Mrs. Olney Wright (then Annice Ward) went to the “Caldwell Private School” two years (1912-1913). The first year, Mr. Haley taught at one end of the room and Mr. Caldwell in the other. For the age, the curriculum was a radical experiment in education. The students studied whatever they chose. Mrs. Wright recalls that a group decided to study French. The teacher did not know French (but was doubtless versed in Latin), but nothing daunted and they sent for French “Primers.” Teachers and pupils all studied together, then graduated to intermediate readers and finally studied the equivalent of our high school textbook.
No one seems to know what became of Mr. Haley, but the old house where he lived still stands, in an isolated spot in the very northwest corner of “Old Mt. Juliet.” Mr. Caldwell continued one year alone. That last year Annice Ward and Olney Wright were in school together. She was 16, but when asked if that was when they began “courting,” she said emphatically, “there was no courting in that school – we played Rook!” It is doubtless true, as four or five years passed before they married, during which time he was at Cumberland University and she was at Martin College in Pulaski.
As for “Rook,” it was apparently the current rage. Pupils arrived early to play before the bell rang, began again during the lunch hour and sometimes after school. On one occasion, at least, a group played “hookey” and were playing Rook on a rock in the nearby woods. As one boy shouted “I trump you,” a passerby on horseback called out, “Mr. Caldwell will trump you in the morning!”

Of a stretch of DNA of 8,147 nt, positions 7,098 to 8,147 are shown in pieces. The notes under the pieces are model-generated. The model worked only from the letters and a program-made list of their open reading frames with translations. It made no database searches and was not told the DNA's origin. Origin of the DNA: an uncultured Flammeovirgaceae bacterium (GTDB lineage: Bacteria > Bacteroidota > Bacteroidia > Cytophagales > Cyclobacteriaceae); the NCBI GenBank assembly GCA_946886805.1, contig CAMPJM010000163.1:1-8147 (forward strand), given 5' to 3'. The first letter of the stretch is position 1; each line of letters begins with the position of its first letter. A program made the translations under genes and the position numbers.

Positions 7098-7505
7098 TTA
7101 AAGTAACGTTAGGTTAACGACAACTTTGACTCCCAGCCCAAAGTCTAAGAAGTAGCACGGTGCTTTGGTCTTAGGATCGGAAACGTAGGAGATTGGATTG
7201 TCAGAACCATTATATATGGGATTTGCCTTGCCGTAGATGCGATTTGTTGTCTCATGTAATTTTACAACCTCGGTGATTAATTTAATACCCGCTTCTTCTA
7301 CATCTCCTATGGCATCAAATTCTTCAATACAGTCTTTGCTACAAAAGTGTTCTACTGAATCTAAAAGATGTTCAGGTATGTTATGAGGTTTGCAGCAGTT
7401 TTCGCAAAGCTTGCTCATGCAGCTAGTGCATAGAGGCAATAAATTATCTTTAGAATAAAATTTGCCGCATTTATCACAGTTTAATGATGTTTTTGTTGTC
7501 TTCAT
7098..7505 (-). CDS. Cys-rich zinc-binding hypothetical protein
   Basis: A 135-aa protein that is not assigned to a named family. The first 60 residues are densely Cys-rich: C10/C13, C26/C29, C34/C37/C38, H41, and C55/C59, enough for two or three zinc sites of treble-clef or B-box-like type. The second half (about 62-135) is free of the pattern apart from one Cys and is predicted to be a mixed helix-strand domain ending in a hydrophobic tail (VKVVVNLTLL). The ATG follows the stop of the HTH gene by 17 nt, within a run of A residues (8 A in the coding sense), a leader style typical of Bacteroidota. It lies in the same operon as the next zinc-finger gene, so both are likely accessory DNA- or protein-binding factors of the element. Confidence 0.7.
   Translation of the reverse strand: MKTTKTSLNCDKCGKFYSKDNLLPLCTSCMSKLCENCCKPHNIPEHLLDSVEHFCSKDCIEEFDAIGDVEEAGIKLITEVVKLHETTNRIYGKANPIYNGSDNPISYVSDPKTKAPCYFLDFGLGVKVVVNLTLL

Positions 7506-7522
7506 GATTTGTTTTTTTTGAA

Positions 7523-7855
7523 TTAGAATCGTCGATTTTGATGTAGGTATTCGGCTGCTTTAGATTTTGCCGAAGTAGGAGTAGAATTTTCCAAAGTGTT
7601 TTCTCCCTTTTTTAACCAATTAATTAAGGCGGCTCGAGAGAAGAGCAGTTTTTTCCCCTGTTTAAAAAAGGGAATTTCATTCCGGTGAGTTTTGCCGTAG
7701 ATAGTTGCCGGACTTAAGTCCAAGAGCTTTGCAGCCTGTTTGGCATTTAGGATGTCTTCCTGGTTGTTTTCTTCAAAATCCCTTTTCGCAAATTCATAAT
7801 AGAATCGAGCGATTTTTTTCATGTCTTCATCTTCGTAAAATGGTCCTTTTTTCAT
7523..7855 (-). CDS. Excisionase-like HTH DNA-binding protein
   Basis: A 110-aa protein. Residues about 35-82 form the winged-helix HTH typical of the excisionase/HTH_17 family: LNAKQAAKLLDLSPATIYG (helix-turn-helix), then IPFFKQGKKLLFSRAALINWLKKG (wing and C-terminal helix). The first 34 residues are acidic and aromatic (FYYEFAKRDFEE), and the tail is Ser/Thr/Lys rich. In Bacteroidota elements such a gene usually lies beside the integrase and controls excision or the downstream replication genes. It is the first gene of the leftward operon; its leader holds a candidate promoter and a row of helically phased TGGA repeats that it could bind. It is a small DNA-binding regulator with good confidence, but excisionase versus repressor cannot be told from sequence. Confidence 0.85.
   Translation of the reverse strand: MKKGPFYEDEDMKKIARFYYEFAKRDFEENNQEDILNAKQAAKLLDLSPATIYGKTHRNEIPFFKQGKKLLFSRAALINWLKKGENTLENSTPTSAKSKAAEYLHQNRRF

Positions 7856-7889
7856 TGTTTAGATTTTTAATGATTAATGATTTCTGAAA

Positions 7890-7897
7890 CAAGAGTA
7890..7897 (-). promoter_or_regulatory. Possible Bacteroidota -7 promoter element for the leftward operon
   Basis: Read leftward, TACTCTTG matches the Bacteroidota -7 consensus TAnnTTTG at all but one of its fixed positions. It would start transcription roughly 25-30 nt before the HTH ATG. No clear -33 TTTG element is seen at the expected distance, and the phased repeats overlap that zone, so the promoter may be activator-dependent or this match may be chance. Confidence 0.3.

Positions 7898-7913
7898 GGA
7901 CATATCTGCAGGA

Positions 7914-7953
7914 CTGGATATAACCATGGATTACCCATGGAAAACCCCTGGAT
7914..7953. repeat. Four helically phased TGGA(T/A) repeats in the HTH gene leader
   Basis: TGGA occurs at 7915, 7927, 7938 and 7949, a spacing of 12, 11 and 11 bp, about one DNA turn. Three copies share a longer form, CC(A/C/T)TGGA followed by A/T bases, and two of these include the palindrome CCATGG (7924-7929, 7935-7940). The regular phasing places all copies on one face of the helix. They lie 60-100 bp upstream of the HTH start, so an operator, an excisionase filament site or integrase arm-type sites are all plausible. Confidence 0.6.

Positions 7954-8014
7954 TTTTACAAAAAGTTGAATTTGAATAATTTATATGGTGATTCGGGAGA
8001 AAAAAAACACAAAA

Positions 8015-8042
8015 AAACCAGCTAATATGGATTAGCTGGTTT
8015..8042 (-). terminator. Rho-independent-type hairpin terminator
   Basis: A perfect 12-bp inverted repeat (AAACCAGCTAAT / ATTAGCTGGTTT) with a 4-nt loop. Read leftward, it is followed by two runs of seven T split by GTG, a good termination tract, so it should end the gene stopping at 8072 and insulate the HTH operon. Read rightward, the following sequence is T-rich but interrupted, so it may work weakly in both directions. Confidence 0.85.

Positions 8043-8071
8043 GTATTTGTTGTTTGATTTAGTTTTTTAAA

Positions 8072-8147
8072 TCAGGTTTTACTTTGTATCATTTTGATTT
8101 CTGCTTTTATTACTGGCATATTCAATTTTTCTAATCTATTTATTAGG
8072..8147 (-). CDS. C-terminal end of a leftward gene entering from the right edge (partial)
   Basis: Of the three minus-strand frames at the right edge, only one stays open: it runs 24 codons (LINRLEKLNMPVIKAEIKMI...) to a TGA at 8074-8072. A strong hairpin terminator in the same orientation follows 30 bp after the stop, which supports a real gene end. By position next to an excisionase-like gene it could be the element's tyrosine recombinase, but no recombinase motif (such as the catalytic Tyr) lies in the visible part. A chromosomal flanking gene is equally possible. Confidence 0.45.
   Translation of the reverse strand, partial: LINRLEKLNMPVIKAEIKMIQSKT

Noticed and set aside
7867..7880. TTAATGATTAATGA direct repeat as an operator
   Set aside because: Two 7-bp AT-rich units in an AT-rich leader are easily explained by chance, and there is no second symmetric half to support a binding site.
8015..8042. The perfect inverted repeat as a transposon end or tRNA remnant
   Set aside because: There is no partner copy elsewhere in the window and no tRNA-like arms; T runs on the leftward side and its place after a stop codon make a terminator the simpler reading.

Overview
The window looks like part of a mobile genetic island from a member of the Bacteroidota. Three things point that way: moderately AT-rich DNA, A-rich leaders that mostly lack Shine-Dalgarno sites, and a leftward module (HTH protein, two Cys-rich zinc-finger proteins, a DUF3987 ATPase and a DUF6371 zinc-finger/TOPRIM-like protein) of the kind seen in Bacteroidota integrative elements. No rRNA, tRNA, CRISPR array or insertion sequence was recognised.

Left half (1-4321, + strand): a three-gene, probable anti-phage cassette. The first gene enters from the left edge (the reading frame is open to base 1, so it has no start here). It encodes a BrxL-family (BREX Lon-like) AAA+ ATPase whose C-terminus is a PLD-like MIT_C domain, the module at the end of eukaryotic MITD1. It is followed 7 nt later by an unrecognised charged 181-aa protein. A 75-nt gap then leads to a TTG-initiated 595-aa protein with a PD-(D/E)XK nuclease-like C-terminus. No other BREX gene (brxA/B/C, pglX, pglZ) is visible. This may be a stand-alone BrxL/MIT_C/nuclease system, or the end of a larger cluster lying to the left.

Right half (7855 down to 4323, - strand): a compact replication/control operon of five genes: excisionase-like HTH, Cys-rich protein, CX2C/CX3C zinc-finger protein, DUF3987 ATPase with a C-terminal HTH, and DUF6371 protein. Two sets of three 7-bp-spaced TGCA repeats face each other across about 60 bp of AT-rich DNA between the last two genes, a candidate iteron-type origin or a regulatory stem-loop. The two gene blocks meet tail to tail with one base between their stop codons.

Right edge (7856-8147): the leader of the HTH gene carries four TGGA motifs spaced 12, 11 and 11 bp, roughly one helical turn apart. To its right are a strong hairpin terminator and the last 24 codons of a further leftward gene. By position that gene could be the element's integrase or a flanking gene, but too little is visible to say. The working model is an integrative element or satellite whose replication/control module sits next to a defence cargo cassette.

Other days of fun are remembered. Once the whole student body, an enrollment of usually 20 or so, rented a wagon and a team of “poor old” horses from the livery stable in Mt. Juliet, and with picnic lunch, traveled all the way out to Cook’s Rd, off of Lebanon Pike, to gather chestnuts. They brought back an abundant supply.
The names of the alumni of one or more of the Caldwell Schools – Houston Murray, Virgil Philpot, Guill Sharp (now Mrs. Ralph Kidd), Geneva Boyd, Hubert Ligon, J.W. Bradshaw, Sam Hamilton, one of the Crittenden boys, Hooper Jennings, to name a few. Some are living, some are gone (Smith died in 1991, so that must be considered when reading this).
Mr. Caldwell had three children, Willie, Charlie and Mary. Willie, now Mrs. Charles J. Farris of Atlanta, is the only one living. She and Mr. Farris were married on her parents’ 25th wedding anniversary, Dec. 22, 1912. Later, Mary married J.T. Young of Lebanon on this same anniversary date. Mary is described by one former pupil as “the most beautiful girl I ever saw – blonde with blue eyes.”
According to Mrs. Farris, who contributed some pats, and corroborated others of this story, Mr. Caldwell’s children persuaded him – after 1913 – to give up the school and move to Nashville near his family. This he did and taught at Central High School for a few years before retiring. By this time a public school was being provided for nine months each year in Mt. Juliet and a certain unique “way of education” was over, but perhaps, not surpassed.